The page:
home on Broadway.
—The Ladies Society of the Norwe
gian Lutheran church will be enter
tained by Mrs. Chas. Adolphson, Mrs.
John Cruise, Mrs. Haried and Mrs.
Danielson, Thurday, April 10. 20t2
—Archie Lackner has rented the
building now occupied by the McCarthy
restaurant and will in the near future
open an electrical contracting store.
He will handle a complete line of elec
trical goods.
—The township of Fulton, through
the different school districts, raised
$284.90 for Armenian relief of the near
East. O. P. Murwin, town clerk, has
receipts from headquarters covering
the amounts subscribed.
—The Ladies Missionary society will
meet Friday, A.pril 4, at 3p. m. The
hostesses are Mrs. L. H. Towne and
Mrs. W. G. Atwell. The topic is “Sons
of Italy." Leaders, Mrs. W. Dickin
son and Mrs. Robt. Willson.
—George Pollard and family of Hol
landale, Wis., have been visiting among
relatives here during the week. Three
years ago George left the firm of L.
N. Pomeroy & Cos., purchased a farm
near that village, which he has recently
sold at an advance of S7O an acre. He
has moved his family to Hollandale
and will look about for another place
the coming season.
—A meeting of the stockholders of
the Driving Park association will be
held in the directors’ room of the To
bacco Exchange bank on Friday even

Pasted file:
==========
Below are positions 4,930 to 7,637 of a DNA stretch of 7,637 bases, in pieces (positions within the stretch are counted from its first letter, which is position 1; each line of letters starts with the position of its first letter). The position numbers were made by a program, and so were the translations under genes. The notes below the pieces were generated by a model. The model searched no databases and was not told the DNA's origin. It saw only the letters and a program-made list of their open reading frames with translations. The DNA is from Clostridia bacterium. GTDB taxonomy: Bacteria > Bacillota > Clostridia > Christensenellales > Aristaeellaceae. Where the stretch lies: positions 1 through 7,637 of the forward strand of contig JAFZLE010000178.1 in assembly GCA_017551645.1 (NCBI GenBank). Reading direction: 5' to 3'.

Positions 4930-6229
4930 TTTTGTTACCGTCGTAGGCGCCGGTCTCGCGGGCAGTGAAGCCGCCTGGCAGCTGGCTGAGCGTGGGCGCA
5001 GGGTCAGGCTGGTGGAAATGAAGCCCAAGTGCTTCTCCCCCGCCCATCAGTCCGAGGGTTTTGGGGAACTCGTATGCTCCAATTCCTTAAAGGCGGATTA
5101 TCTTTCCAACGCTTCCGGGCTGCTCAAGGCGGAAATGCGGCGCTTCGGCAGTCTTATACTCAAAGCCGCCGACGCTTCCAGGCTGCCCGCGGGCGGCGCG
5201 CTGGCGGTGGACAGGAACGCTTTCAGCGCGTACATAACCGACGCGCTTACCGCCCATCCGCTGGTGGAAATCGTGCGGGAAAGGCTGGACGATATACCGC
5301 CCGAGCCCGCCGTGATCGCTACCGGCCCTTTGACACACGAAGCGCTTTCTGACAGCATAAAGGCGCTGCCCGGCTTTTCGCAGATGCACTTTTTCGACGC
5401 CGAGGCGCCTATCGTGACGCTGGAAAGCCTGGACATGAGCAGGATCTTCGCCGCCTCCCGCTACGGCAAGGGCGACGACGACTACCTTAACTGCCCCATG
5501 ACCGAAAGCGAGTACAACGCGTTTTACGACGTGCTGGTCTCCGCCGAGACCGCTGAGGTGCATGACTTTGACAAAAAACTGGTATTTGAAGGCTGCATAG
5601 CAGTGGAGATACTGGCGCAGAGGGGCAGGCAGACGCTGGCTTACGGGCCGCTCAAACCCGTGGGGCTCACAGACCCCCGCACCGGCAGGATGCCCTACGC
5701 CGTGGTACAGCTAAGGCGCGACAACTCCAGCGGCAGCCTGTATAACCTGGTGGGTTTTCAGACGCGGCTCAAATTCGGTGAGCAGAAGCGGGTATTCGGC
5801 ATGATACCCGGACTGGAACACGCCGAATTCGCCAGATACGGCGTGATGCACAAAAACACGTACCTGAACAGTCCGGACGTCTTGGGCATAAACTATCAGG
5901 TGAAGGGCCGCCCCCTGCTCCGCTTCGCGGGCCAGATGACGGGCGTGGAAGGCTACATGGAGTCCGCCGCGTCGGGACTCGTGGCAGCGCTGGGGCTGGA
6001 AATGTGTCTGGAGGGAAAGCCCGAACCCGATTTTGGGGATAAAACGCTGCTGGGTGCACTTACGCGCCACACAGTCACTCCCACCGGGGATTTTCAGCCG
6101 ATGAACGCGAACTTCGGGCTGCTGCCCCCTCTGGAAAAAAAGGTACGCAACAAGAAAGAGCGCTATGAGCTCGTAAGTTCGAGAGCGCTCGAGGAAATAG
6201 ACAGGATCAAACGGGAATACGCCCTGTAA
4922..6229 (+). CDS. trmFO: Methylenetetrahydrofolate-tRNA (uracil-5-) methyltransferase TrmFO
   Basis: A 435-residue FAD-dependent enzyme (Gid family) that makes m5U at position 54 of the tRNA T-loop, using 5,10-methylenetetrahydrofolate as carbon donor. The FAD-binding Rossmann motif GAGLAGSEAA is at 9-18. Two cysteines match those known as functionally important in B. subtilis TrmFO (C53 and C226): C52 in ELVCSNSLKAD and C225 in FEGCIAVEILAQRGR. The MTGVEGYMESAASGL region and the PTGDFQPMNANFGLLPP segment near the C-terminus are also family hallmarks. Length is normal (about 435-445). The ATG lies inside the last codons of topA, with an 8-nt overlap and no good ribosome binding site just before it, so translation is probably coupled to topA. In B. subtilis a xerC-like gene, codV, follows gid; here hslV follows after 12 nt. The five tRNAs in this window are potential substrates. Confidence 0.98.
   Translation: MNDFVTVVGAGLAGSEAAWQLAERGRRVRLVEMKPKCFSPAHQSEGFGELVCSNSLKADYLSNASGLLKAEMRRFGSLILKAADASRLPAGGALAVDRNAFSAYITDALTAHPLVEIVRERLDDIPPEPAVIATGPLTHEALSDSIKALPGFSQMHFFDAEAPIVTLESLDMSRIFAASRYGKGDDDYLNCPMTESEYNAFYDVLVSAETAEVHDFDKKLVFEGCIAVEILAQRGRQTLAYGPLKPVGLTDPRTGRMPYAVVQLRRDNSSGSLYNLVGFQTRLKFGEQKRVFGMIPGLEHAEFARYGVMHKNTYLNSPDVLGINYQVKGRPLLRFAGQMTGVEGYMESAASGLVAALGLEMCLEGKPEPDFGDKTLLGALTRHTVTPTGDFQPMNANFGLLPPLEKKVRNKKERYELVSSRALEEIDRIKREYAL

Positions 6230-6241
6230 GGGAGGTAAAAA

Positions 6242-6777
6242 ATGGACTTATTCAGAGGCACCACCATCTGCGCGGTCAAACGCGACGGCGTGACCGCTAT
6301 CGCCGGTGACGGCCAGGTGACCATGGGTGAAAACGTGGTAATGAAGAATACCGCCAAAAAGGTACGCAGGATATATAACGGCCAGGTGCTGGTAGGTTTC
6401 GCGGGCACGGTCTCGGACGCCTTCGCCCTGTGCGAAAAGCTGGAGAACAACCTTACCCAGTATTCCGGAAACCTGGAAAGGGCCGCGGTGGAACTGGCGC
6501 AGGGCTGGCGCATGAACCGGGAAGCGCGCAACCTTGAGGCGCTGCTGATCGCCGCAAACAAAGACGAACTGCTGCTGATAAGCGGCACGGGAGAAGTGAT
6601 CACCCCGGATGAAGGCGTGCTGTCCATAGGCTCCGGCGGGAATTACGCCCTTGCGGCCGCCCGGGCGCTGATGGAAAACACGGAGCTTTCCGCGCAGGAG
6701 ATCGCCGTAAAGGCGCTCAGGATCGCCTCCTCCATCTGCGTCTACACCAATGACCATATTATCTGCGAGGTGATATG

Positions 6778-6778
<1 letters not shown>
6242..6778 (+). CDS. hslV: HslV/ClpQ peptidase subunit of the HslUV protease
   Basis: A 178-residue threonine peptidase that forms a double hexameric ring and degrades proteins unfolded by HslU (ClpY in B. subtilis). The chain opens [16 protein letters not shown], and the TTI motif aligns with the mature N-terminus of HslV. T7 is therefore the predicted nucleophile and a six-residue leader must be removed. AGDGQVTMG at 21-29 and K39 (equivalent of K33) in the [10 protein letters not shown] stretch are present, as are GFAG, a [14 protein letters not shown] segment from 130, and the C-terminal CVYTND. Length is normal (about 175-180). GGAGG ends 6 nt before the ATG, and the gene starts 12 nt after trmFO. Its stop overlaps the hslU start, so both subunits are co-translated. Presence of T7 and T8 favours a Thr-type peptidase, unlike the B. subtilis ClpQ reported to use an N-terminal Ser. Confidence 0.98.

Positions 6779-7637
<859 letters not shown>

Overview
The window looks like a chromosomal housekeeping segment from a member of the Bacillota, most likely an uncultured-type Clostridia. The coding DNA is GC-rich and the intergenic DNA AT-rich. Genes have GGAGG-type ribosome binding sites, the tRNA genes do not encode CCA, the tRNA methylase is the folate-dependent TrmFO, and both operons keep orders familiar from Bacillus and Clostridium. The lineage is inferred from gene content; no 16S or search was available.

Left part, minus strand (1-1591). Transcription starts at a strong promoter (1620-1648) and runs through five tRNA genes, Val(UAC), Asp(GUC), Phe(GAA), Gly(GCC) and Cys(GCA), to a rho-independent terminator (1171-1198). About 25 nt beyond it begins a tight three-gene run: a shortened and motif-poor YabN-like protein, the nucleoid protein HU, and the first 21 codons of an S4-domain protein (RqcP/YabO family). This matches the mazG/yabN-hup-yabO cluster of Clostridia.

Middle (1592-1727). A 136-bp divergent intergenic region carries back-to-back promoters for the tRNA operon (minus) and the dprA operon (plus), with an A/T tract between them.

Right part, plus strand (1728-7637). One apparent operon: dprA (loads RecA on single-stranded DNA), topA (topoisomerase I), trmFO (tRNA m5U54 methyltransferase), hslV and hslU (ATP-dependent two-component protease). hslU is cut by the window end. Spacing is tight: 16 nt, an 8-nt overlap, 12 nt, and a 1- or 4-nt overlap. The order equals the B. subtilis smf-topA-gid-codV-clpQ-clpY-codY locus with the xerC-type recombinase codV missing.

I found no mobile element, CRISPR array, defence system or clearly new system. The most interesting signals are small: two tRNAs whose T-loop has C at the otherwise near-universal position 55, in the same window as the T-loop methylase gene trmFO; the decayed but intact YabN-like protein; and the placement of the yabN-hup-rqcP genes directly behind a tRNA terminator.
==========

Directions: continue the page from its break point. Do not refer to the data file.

ing, April 18. —R. E. Hopkins, Sec. 2
—Another Red Cross drive for funds
before the end of the year is predicted
for expenditures during January and
February of this year are the largest
in the organization, is the report com
ing from bead officials.
—Mrs. Gertrude McCarthy will hold
an auction sale of furniture and house
hold goods on Saturday, April 5, at 1:30
p. m., at her restaurant next to the
Schrubb garage. She has decided to
close her restaurant and remove to Col
orado Springs.
—Edgerton’s contribution of used
clothing to “Europe in Rags," gather
ed under the auspices of the Red Cross,
went forward Wednesday and consist
ed of seven barrels and four boxes—ll
packages in all.
—Mr. and Mrs. Andrew Mclntosh
departed Tuesday on a few weeks' trip
into the South. Their objective point
is New Orleans, La., gradually working
back by easy stages. Mr. Mclntosh's
recent illness makes it necessary to in
dulge in a brief vacation.
—Mesdames Isaac Lovejoy, Anon
Eggleaon, Lawrence Lynch, Charles
Guelson, Otto Mathison, Henry Schu
macher and Misses True Hyland and
Amanda Drotning of Stoughton at
tended a dinner and bridge party given
Monday evening by Mrs. Oscar Olson.
—A fire which started in the room
occupied by Miss Florence Jack and
Ruth Birkenmeyer of this city in the
Junior House dormitory at Beloit col
lege last Thursday injured clothing be
longing to these young ladies. No great
damage was done to the building, how
ever.
Mr. E. L. Moorman, lately engag
ed as Bales manager at the Highway
Trailer Cos., brought his family here
from Beloit Monday, moving into the
Skinner residence. The Moormans are
a distinct addition to our community
and The Reporter gladly extends a
warm welcome to them.
—Readers: Get the names and ad
dresses of all persons and companies
offering you speculative, doubtful
stocks and securities in exchange for
your Liberty bonds with copies of their
literature. Mail them promptly for in
vestigation to the Federal Trade Com-
Mission, Washington, D. C.
—Lieut. Max Henderson, who was
six months overseas in the aviation
service, arrived home Monday evening,